The three Kurdish languages are Kurmanji, Sorani, and Southern Kurdish. Native speakers: 30 million. Before August 2002, the Turkish government placed severe restrictions on the use of Kurdish, prohibiting the language in education and broadcast media.
In March 2006, Turkey allowed private television channels to begin airing programming in Kurdish. However, the Turkish government said that they must avoid showing children's cartoons, or educational programs that teach Kurdish, and could broadcast only for 45 minutes a day or four hours a week. The state-run Turkish Radio and Television Corporation (TRT) started its 24-hour Kurdish television station on 1 January 2009 with the motto "we live under the same sky". The Turkish Prime Minister sent a video message in Kurdish to the opening ceremony, which was attended by Minister of Culture and other state officials. The channel uses the X, W, and Q letters during broadcasting. However, most of these restrictions on private Kurdish television channels were relaxed in September 2009. In 2010, Kurdish municipalities in the southeast began printing marriage certificates, water bills, construction and road signs, as well as emergency, social and cultural notices in Kurdish alongside Turkish. Also Imams began to deliver Friday sermons in Kurdish and Esnaf price tags in Kurdish. Many mayors were tried for issuing public documents in Kurdish language. The Kurdish alphabet is not recognized in Turkey, and prior to 2013 the use of Kurdish names containing the letters X, W, and Q, which do not exist in the Turkish alphabet, was not allowed. In 2012, Kurdish-language lessons became an elective subject in public schools. Previously, Kurdish education had only been possible in private institutions.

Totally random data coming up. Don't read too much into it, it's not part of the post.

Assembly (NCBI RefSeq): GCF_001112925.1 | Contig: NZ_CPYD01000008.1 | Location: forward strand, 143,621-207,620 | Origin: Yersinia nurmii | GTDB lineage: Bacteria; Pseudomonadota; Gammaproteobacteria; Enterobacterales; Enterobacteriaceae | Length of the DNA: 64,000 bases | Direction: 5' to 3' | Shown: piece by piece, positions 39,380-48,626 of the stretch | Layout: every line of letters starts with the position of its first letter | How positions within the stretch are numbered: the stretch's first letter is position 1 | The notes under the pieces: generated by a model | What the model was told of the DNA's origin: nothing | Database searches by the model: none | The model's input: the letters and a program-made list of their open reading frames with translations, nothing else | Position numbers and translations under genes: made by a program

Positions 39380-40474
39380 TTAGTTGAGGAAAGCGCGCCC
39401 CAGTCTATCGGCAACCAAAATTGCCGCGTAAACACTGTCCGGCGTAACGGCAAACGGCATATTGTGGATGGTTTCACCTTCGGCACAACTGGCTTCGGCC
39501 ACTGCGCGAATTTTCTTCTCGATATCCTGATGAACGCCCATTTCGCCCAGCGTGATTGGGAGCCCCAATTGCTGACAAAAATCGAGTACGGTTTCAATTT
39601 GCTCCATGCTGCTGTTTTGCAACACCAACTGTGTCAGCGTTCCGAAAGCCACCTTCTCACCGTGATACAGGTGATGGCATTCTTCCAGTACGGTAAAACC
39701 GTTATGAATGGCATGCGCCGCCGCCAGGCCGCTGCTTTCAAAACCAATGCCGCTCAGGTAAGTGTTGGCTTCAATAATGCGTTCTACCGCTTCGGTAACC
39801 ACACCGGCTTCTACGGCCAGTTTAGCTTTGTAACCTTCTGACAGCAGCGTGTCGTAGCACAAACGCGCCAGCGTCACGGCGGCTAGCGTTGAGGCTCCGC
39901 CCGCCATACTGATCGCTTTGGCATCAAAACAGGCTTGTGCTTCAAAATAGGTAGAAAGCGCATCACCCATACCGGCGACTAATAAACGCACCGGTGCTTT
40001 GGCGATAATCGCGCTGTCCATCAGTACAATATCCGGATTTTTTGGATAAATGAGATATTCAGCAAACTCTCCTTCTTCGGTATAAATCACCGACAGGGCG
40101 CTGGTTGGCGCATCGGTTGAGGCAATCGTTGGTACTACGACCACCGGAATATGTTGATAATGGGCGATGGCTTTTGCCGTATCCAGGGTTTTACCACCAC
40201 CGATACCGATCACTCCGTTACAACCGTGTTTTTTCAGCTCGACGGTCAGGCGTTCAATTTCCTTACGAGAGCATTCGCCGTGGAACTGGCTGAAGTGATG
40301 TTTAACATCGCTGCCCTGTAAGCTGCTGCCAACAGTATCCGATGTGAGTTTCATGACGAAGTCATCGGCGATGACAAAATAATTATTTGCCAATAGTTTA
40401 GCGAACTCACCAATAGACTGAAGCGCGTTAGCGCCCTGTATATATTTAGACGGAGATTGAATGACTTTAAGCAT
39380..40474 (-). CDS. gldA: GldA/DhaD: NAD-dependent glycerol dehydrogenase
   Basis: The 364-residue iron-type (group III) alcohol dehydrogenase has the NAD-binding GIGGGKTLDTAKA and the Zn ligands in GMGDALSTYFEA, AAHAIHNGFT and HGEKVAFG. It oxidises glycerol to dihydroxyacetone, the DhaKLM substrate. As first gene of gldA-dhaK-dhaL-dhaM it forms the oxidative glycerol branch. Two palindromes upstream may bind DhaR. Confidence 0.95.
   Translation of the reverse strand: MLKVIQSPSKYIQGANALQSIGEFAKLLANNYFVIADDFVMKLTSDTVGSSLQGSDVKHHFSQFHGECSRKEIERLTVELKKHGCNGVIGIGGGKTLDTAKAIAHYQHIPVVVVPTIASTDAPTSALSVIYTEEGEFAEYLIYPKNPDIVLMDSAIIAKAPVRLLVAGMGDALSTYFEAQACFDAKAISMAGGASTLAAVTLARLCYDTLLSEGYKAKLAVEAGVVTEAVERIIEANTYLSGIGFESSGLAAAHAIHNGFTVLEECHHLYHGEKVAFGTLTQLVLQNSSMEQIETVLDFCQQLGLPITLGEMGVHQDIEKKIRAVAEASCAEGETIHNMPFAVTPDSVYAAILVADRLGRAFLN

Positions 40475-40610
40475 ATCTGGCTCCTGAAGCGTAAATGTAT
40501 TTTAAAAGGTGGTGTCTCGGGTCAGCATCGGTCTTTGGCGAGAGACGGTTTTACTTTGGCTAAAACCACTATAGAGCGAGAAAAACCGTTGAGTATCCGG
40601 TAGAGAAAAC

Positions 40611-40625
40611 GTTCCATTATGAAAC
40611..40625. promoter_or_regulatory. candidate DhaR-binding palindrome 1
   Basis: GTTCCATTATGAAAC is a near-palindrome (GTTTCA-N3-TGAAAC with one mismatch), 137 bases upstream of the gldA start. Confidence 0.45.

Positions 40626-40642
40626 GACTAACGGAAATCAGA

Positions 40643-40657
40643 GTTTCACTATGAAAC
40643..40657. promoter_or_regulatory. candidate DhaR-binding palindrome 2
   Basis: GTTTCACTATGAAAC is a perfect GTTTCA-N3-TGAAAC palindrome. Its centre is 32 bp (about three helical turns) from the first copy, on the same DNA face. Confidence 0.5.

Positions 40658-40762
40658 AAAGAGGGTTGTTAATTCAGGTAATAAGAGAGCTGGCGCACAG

In Iran, though it is used in some local media and newspapers, it is not used in public schools. In 2005, 80 Iranian Kurds took part in an experiment and gained scholarships to study in Kurdish in Iraqi Kurdistan.
In Kyrgyzstan, 96.4% of the Kurdish population speak Kurdish as their native language. In Kazakhstan, the corresponding percentage is 88.7%.
Kurdish language, a West Iranian language, one of the Indo-Iranian languages, chiefly spoken in Kurdistan. It ranks as the third largest Iranian language, after Persian and Pashto, and has numerous dialects. It is thought to be spoken by some 20–40 million people. There are three main dialect groups. Northern Kurdish—spoken from Mosul, Iraq, into the Caucasus—is called Kurmānjī; in Turkey, Latin characters are used in the written form. Central Kurdish, called Sōrāni, emerged as the major literary form of Kurdish. It is spoken within a broad region that stretches roughly from Orūmīyeh, Iran, to the lower reaches of traditional Kurdistan in Iraq. It is usually written in a modified Perso-Arabic script, though Latin script is increasingly used. Southern Kurdish, also called Pehlewani, consists of a number of less-studied dialects.
The Kurdish Language Learning Pack (updated version).
Download from the Kurdish language learning package with e-books and audio / video courses, or just take a quick look at the Kurdish Language Learning Pack study material catalogs.